The idea for the Monk Manifesto emerged several months ago while I was away on a retreat. Last spring was a very full season of my life and I was claiming a few days of silence to listen. I was in a threshold space, moving into my own work more fully, and I knew my call was to spread ways of being a Monk in the World to as many people as I could.
Many of you who signed indicated that having so many others to join with in a public declaration is supportive and hope-filled. Indeed that was part of my motivation for writing them. I want people to see that there are companions who also hunger for ways of living with deep intention. I want to start a movement of monks. I don’t know exactly what it will look like, but like most things in my life which are life-giving it begins by following a thread, a sense of awe at the invitation being offered to me, even if I can only see the edges.
Reaching across borders
I attended the World Congress of Benedictine Oblates in Rome last October and our theme was inter-religious dialogue. I am very aware that I have far more in common with my brothers and sisters who are committed to a contemplative way of life no matter their religion (or perhaps even none) than I am with those in my own faith tradition who use religion to exclude and draw ever-stronger boundaries around what (or who) is holy and what (or who) is not. My goal is not to water down Christianity — as I will always be deeply rooted in and informed by my relationship to this wisdom tradition — but to discover where we might find companions across perceived boundaries.
Broad and inclusive language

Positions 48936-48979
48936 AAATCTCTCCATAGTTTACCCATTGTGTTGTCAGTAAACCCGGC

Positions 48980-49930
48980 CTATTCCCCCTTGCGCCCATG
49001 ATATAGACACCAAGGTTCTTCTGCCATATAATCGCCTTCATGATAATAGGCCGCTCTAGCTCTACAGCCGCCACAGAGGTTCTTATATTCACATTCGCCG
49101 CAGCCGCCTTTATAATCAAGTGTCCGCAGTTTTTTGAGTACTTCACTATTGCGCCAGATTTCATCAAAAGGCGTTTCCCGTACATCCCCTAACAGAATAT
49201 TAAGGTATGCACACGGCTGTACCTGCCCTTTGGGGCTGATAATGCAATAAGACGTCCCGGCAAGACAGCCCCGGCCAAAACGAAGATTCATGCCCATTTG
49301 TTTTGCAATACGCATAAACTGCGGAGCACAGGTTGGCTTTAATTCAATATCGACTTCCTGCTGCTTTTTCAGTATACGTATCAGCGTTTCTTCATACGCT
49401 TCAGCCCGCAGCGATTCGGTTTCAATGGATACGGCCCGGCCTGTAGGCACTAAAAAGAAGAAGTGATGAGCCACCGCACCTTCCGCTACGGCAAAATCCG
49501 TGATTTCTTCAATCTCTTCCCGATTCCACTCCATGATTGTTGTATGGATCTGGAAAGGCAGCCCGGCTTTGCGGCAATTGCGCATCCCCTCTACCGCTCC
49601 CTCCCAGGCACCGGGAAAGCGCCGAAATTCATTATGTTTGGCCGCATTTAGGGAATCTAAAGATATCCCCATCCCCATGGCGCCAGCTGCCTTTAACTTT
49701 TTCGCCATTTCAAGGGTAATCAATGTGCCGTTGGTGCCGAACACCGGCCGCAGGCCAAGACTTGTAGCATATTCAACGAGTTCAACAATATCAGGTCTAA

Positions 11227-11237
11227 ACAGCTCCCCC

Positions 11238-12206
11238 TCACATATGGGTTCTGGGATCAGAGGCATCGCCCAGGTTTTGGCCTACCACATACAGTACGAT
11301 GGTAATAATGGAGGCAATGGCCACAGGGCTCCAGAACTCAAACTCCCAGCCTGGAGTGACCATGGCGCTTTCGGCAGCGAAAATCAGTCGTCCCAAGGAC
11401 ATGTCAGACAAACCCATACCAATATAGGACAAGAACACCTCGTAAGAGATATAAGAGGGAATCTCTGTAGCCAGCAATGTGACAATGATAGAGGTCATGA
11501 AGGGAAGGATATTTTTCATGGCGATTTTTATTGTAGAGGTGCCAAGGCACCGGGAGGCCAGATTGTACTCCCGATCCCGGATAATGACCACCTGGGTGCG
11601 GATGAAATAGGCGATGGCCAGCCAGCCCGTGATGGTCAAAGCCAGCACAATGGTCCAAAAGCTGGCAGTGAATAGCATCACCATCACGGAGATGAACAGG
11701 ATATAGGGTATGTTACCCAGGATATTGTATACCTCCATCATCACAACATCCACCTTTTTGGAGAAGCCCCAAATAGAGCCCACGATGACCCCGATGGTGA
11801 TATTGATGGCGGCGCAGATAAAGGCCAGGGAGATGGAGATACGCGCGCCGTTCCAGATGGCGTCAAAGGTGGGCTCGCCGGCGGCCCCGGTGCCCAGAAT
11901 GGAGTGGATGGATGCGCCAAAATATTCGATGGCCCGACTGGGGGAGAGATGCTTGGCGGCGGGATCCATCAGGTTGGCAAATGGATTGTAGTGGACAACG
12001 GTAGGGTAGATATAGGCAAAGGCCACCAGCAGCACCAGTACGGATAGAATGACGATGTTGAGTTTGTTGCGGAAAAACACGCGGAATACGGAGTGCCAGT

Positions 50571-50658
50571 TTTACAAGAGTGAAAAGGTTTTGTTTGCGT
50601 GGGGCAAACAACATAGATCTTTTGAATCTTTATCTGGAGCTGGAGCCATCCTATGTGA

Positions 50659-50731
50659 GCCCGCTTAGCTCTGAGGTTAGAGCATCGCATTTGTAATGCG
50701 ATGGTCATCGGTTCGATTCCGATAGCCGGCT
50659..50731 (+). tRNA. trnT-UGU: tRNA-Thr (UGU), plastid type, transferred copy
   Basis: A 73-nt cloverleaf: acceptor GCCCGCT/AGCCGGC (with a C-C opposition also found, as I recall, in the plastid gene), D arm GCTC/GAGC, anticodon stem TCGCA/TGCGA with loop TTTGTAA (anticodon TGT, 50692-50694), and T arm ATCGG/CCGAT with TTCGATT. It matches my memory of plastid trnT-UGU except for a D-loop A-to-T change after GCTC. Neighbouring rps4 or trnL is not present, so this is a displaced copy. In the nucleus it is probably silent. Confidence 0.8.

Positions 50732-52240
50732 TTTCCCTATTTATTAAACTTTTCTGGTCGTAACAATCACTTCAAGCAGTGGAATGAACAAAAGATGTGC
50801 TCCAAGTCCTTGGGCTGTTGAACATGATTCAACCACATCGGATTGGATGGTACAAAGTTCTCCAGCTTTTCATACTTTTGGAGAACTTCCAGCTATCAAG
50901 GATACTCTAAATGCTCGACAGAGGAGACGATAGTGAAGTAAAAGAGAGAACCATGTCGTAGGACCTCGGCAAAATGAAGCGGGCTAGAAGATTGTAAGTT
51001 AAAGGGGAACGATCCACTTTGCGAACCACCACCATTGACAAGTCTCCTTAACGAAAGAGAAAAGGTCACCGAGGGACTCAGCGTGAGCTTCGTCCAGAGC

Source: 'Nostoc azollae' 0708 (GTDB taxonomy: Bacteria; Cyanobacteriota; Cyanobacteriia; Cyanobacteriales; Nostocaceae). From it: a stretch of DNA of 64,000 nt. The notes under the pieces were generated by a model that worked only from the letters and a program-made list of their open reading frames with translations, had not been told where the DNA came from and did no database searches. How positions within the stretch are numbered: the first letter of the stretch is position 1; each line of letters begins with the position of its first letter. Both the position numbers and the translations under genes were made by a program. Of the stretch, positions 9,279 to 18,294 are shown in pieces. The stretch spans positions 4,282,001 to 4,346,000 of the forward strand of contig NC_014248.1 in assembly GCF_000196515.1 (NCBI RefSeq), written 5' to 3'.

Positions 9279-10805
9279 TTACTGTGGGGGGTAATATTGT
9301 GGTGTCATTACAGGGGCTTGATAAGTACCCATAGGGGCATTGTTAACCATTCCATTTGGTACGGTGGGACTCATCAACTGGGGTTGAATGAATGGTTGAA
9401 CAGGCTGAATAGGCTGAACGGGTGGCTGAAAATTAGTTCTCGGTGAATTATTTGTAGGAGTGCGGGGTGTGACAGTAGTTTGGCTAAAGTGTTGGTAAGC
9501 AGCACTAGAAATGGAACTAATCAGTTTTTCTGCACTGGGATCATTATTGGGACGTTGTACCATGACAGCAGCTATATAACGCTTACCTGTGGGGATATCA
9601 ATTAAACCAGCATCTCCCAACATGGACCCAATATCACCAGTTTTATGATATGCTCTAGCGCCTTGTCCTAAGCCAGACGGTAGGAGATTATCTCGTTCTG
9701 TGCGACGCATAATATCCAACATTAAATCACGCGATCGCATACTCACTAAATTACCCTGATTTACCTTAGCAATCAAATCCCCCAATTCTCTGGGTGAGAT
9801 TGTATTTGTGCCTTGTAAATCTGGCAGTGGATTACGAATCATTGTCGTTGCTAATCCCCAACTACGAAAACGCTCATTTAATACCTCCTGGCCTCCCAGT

These principles emerged out of my own inner journey of living the Benedictine way (which is my primary spiritual community and commitment) and my outer journey of teaching about various strands of Christian monasticism (including Benedictine, Celtic, and desert traditions). However each of the principles I set forth can be found across contemplative traditions. Several of you who signed commented that there is much overlap with your practice of Buddhism or yoga. What would it be like to create a common language about what it means to live in meaningful ways in the modern world?
Why we need practices
Really each principle is the umbrella for a whole set of practices. Practices help us to embody new ways of being. As we commit to living into a particular practice, our hearts are shaped by the daily engagement. Practices provide us with sacred containers through which we can foster presence to our experience and cultivate a radical sense of compassion for ourselves, our community, and creation. I will explore this more here in the coming weeks.
The act of resistance
I purposely selected the word “resistance” because it is a concept which roots me in a tradition and practice of nonviolence where we stand in resistance to the powers of destruction at work all around us. Some of the violence is overt — daily abuse, neglect, loss of human life, the unraveling of ecosystems. But much of the violence is subtle — like the violence we participate in each day as we push our bodies to the point of exhaustion and our spirits to the place of despair. I believe deeply that we need both a sacred yes and a sacred no in our lives – things which we wholeheartedly embrace and those which we create boundaries around of what is not life-giving. For me, naming both is a practice of balance and awareness.
Sparking your own reflection
The Monk Manifesto is not meant to be exhaustive, but there is fruitfulness in claiming what is important in a given moment of time. There are many things that could be added, but part of its power is its conciseness. I had a lovely email from someone for whom the word “resist” was not helpful and so he changed the language for his own version, something I wholeheartedly encourage. I hope reading it prompts your own reflection on how you would articulate your declaration of integrated living.
Join with others
Consider signing the Monk Manifesto. Making a declaration is just a first step. Then comes practice – an entire lifetime of practice (see #7).